How does the plight of those outside the "Annexe" contribute to the theme that human growth involves pain?This is part of an assignment i have to finish this summer. I'm stuck on this question, so...

How does the plight of those outside the "Annexe" contribute to the theme that human growth involves pain?

This is part of an assignment i have to finish this summer. I'm stuck on this question, so i would appreciate some help. Thanks.

Asked on by booknerd10

2 Answers | Add Yours

akannan's profile pic

Ashley Kannan | Middle School Teacher | (Level 3) Distinguished Educator

Posted on

It's a very interesting question.  I think that one of the most profound elements of the work is how Anne conveys that while human beings can hide and can seek sanctuary from the outside world, they can never be fully rid of it.  The external always impacts the internal.  Anne and her family never lose sight of the fact that the persecution and tales of horror of those caught by the Nazis can, do, and will impact all of them.  Anne's own personal growth involves a great deal of pain and challenge as she strives to make sense as to why what is happening is happening.  Throughout the diary, when Anne begins to develop the concept of questioning right and wrong and seeking to establish her own vision of justice and fairness, she always comes back to what is happening outside the Annexe to help formulate her understandings of totalizing reality.  The idea here is that when we, as human beings, seek to understand who we are and the things in which we believe, we cannot do so in a vacuum and in ignorance of what is going on outside our own annexes.  Invariably, the outside world holds a great deal of impact on our own psyches and internal workings.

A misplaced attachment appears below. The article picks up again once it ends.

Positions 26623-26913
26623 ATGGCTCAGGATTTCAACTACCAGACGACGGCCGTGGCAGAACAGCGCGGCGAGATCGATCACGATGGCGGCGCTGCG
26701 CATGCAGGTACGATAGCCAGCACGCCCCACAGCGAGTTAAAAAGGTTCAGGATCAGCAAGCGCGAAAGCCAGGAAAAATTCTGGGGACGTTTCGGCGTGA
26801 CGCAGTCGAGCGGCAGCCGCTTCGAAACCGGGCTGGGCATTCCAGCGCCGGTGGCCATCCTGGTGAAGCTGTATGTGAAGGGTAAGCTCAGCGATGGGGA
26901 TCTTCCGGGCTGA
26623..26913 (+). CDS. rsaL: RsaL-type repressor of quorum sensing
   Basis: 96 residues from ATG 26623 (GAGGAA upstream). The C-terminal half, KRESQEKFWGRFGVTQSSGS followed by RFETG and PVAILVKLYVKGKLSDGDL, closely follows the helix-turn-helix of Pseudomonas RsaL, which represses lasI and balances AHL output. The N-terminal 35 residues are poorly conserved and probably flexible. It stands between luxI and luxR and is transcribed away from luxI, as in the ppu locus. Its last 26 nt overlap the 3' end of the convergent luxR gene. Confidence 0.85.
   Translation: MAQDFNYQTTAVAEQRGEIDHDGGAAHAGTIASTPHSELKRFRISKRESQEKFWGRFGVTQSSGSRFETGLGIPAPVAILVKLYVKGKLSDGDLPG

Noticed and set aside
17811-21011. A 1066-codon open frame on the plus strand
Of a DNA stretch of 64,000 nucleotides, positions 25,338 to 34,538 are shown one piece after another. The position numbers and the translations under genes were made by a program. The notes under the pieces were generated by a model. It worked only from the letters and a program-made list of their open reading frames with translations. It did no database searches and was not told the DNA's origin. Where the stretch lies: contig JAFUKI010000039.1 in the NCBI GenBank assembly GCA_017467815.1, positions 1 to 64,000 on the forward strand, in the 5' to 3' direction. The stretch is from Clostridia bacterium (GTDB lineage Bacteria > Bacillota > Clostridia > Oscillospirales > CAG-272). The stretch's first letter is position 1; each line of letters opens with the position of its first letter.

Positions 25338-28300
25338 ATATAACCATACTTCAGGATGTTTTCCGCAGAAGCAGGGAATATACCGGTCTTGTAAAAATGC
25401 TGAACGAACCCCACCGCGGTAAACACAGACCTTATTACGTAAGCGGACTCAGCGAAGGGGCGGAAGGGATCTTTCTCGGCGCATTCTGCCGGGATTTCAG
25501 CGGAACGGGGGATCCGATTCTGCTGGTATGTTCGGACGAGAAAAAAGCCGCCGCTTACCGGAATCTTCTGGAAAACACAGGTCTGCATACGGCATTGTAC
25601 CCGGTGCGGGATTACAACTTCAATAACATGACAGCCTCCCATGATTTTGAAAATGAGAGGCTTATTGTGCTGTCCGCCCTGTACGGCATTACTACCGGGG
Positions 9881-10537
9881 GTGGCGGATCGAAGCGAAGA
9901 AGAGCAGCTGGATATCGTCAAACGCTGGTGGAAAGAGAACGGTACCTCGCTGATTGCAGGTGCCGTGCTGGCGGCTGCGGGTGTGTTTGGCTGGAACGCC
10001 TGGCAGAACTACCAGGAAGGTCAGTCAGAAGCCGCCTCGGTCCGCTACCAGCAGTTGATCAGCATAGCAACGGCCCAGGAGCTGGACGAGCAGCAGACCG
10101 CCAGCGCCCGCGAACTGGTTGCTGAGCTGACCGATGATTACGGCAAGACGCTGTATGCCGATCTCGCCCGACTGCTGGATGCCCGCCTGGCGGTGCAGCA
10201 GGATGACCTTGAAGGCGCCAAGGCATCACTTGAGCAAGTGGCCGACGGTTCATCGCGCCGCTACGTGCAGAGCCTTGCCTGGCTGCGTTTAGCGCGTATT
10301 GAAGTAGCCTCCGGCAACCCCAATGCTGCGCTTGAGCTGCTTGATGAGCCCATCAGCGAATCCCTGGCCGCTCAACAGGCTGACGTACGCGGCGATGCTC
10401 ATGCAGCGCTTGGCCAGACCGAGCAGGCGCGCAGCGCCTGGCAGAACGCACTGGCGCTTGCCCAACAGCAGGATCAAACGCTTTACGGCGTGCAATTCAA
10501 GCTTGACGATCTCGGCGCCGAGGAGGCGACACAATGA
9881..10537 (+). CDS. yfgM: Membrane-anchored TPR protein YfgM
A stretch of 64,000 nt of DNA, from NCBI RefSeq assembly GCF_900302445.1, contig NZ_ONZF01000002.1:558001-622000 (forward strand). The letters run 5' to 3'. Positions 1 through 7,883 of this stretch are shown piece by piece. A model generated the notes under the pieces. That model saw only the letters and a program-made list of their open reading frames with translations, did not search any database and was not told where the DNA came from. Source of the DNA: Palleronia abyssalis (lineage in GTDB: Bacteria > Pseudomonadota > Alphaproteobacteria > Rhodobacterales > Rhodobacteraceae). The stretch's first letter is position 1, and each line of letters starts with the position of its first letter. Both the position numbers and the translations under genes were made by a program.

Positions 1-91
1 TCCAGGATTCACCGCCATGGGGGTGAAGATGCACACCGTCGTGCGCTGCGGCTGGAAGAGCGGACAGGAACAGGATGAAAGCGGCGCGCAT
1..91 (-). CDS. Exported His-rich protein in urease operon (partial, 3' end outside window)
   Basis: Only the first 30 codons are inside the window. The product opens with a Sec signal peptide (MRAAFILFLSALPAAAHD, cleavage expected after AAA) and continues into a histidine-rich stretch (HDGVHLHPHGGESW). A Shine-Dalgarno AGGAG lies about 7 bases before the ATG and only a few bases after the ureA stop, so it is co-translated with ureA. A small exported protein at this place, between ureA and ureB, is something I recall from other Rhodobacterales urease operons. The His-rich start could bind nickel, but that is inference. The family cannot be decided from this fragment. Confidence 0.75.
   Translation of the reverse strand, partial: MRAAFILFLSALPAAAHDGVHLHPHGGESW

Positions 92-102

anthonda49's profile pic

anthonda49 | Middle School Teacher | (Level 2) Associate Educator

Posted on

Anne matures as she spends time confined to the Annexe, moving from a self-centered adolescent to a more concerned and caring individual. As Anne listens to news of the illness of Mr. Kleiman, the non-Jew who provided the haven for the Frank group, she worries about him. When Bep's boyfriend is to go into the German army, Anne feels sorry for her and offers advice about another young man. The constant air raids that frighten her so much make her realize that the people living outside are just as imprisoned as she is. She fears for their safety as well as her own group's. The break-ins in the offices below affect the living of the office workers as well. Anne moves from her own self interest to concern for those around her both within and beyond the Annex. Illness and food shortages affect those who provide their life-line. Anne writes little poems and cards to help keep up their spirits as well.

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